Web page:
Flowers from Pike Place Market
If you follow my Instagram account(hey, you should if you don’t), you already know I had a pretty awesome time in Seattle, Washington earlier this month. Early August is the time to go! With mild temperatures, or at least mild compared to Savannah, and cool breezes off of the bay, it was a welcome reprieve from the Southeastern heat. I had two whole days to wander the city on my own, and I made a point to get as much out of it as possible. Here are some of my favorite stops from my trip.
Bacco Cafe – When your body thinks it’s lunch time and you haven’t eaten since before you got on the plane the night before, anything and everything looks good. Thankfully, I waited until I was near Pike’s Place Market to stop for breakfast. The Bacco Cafe is a tiny little corner spot serving breakfast and lunch, where they also tout their fresh squeezed juices as well. With the New York Times in hand, I opted for an inside table. Once I had a very big cup of coffee in front of me, I chose the Salmon Hash, a delicious combo of lox, herbed potatoes, fried egg and scallions. The Abruzzo, comprised of orange and grapefruit juices, made an excellent addition to an already delicious breakfast.
The bar at Bacco
Coffee and Abrazzo Juice Blend
The salmon hash
Pike Place Market – An amazing open air market overlooking Elliot Bay, which also happened to celebrate it’s 108th birthday this past Monday. No trip to Seattle is complete without a visit to the market, but GET THERE EARLY. I thoroughly enjoyed having free reign over the 3 block area in the early morning, able to see the mongers throw fish with little obstruction and vendors set up their stalls for the day.
The Public Market at Pike Place
World famous Farmers Market turned 108 this week.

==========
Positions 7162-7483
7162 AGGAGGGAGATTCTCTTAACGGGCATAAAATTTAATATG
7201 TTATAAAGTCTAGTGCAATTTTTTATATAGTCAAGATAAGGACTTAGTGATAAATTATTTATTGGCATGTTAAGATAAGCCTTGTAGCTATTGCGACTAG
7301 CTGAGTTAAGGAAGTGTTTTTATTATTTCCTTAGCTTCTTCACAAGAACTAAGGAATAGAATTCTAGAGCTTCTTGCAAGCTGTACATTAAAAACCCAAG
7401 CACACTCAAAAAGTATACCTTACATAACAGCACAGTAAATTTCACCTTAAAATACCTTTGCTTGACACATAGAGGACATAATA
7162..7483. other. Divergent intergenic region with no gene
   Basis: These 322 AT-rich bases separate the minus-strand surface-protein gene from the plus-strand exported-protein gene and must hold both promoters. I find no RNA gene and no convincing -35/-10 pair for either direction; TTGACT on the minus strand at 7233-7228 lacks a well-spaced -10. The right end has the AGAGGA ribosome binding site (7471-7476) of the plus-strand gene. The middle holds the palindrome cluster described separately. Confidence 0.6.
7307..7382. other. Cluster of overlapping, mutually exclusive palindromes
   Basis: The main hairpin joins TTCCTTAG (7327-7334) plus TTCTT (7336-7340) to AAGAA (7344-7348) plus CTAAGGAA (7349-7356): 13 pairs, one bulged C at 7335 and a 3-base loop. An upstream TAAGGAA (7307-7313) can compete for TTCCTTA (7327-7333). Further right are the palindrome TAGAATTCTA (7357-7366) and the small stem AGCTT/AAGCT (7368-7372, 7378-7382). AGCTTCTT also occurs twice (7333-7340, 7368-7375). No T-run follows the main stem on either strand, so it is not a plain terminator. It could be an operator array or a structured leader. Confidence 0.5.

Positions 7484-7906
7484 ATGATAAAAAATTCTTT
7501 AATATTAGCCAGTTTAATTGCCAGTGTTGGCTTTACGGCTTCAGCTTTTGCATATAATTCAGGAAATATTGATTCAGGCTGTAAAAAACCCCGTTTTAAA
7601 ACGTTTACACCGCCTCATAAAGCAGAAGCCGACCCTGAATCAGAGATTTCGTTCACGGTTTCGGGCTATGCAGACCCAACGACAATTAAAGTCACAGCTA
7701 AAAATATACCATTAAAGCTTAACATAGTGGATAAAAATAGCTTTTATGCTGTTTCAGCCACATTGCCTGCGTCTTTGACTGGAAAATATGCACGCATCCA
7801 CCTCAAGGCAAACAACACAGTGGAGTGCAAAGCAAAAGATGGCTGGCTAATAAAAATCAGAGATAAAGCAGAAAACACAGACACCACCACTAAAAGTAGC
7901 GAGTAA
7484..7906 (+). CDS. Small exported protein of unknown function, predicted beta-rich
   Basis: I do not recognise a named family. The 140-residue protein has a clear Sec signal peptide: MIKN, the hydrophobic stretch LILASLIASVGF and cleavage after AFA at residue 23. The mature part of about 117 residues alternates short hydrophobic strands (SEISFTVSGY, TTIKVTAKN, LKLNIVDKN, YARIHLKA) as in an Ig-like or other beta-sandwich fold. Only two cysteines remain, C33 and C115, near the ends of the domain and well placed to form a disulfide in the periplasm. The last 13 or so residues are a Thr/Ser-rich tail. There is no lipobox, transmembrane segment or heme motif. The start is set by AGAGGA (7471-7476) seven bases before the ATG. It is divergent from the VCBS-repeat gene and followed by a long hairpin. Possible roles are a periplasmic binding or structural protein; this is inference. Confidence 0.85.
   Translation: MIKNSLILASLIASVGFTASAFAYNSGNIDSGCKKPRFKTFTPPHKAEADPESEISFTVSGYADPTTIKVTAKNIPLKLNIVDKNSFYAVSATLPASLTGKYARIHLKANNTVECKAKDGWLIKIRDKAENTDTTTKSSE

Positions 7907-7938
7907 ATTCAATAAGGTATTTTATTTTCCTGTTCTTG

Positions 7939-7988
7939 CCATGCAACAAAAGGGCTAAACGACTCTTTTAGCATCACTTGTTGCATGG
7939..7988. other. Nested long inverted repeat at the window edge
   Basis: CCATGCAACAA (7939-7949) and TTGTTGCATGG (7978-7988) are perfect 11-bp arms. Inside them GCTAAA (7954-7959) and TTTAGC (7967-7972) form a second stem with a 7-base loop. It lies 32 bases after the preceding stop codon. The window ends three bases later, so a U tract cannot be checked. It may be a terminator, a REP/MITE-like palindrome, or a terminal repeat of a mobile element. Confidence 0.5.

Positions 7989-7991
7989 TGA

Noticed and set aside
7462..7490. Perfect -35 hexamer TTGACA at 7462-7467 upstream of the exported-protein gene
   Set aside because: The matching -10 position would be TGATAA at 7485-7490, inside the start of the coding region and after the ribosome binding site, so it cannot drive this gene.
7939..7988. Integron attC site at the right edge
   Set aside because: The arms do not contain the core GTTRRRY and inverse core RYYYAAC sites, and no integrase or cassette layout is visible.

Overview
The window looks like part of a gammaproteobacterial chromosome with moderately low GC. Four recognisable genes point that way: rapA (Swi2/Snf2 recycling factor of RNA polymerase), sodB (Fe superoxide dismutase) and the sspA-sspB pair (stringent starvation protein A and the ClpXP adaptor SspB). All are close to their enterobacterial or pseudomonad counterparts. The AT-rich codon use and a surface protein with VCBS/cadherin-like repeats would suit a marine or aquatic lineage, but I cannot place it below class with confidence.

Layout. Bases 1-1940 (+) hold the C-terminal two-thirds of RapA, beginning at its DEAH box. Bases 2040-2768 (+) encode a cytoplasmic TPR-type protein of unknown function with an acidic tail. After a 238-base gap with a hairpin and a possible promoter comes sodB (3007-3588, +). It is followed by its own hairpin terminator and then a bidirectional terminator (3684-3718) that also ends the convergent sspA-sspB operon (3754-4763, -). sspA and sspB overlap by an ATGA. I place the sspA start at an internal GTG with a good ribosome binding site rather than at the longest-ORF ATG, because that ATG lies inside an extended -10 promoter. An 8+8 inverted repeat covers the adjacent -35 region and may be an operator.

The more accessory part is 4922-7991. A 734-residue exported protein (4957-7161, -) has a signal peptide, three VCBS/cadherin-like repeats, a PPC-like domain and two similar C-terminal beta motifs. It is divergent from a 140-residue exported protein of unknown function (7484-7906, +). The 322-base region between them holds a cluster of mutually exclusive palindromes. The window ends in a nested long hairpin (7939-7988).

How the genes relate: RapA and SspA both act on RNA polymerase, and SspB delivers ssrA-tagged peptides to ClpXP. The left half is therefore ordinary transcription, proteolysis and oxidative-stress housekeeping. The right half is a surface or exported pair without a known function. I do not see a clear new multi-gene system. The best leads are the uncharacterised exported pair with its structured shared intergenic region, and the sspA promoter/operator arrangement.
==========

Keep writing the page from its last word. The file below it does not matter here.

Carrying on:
Fresh Seafood ready for purchase.
I had the pleasure of stumbling upon the Pike Place Urban Garden, a relatively new venture courtesy of the Seattle Urban Farm Company and the Pike Place Foundation. The completely volunteer run garden utilizes a patio space off the beaten path of the market, and all of the produce grown is donated to the Pike Place Senior Center and Food Bank.
This piggy greats you in the Pike Place Urban Market
The Pike Place Urban Garden
Salumi – This was the spot EVERYONE told me I had to get to, with the added “just look for the line”. After a small treck towards Pioneer Square, I saw just that. This tiny little establishment could easily be missed if you weren’t looking for it. All of the salami is made in house, and I went for the Coppa and Mozarella with Peppers and Onions. I big bottle of Pelligrino to go with it and I had lunch under control.
Lunch at Salumi.
House cured meats hang in Salumi.
Coppa & Mozzarella for lunch
The saddest part is I actually bought a salami to bring home, and even walked around with it in my pocket all day(didn’t think this through, obviously), only to leave it in my friends fridge when I left for the airport at the end of the trip. I wasn’t happy.
View from the ferry!